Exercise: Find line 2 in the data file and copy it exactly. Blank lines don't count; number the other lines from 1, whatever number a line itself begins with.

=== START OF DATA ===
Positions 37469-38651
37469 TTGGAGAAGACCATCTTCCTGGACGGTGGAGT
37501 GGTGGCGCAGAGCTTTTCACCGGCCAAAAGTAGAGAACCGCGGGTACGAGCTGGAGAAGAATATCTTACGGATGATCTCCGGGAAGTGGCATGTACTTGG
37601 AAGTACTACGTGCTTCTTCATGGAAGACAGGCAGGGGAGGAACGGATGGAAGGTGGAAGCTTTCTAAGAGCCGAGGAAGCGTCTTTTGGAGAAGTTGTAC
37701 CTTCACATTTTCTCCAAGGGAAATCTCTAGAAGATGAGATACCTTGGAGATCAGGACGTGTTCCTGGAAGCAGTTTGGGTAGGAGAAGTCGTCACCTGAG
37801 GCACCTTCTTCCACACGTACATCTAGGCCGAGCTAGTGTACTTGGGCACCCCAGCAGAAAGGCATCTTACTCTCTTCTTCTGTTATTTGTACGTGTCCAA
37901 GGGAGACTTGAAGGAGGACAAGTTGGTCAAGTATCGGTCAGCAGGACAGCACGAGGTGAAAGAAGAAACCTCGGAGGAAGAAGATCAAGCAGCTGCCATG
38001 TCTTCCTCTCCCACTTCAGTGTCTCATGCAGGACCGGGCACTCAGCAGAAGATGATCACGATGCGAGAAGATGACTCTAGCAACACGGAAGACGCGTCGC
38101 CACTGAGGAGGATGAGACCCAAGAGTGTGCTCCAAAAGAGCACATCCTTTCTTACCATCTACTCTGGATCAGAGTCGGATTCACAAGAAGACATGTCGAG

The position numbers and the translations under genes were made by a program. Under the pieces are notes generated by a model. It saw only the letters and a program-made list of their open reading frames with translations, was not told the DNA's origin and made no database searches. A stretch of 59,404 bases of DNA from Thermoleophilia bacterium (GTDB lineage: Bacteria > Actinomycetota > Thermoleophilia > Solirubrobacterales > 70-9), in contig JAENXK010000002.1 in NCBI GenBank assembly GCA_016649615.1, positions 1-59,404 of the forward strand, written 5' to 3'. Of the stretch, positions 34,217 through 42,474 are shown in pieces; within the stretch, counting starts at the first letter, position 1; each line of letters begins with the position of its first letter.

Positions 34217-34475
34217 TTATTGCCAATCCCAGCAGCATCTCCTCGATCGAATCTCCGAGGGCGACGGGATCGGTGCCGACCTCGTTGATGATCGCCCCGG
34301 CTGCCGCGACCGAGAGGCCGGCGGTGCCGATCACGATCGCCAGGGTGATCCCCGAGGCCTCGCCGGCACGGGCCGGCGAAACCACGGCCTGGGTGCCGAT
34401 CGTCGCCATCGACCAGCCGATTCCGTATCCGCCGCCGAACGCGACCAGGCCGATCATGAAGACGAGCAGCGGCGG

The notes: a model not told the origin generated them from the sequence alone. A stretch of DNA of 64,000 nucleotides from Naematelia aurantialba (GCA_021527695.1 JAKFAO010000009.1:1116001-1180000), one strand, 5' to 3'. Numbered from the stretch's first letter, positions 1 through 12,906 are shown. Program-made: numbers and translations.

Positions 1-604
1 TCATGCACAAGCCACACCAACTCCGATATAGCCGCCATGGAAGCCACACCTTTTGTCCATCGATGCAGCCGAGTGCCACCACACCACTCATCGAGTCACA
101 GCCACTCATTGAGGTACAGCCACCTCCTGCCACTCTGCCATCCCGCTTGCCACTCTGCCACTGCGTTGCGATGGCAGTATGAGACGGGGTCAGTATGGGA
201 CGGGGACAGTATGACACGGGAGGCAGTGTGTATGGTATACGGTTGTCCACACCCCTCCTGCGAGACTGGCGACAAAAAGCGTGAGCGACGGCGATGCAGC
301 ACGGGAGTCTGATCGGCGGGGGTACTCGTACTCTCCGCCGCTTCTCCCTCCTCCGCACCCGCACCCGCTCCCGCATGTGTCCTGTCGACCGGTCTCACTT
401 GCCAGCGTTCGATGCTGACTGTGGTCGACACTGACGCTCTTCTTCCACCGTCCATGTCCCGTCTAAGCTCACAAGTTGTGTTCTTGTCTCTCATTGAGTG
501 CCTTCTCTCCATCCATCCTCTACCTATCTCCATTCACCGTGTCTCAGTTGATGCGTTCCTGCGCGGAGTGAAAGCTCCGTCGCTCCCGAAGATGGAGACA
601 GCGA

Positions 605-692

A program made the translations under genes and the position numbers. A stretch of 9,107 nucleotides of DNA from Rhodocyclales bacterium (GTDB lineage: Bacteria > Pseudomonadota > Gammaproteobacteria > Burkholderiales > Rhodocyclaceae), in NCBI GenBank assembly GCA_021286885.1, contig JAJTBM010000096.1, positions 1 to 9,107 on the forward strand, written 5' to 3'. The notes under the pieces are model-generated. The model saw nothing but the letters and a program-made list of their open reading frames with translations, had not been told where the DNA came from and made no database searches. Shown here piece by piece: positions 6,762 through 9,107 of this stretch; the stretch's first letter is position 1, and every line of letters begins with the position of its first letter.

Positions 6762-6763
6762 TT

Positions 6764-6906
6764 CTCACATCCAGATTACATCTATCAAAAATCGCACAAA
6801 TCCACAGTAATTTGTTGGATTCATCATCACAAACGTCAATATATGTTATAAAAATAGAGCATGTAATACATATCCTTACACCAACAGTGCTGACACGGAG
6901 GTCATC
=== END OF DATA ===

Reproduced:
37469 TTGGAGAAGACCATCTTCCTGGACGGTGGAGT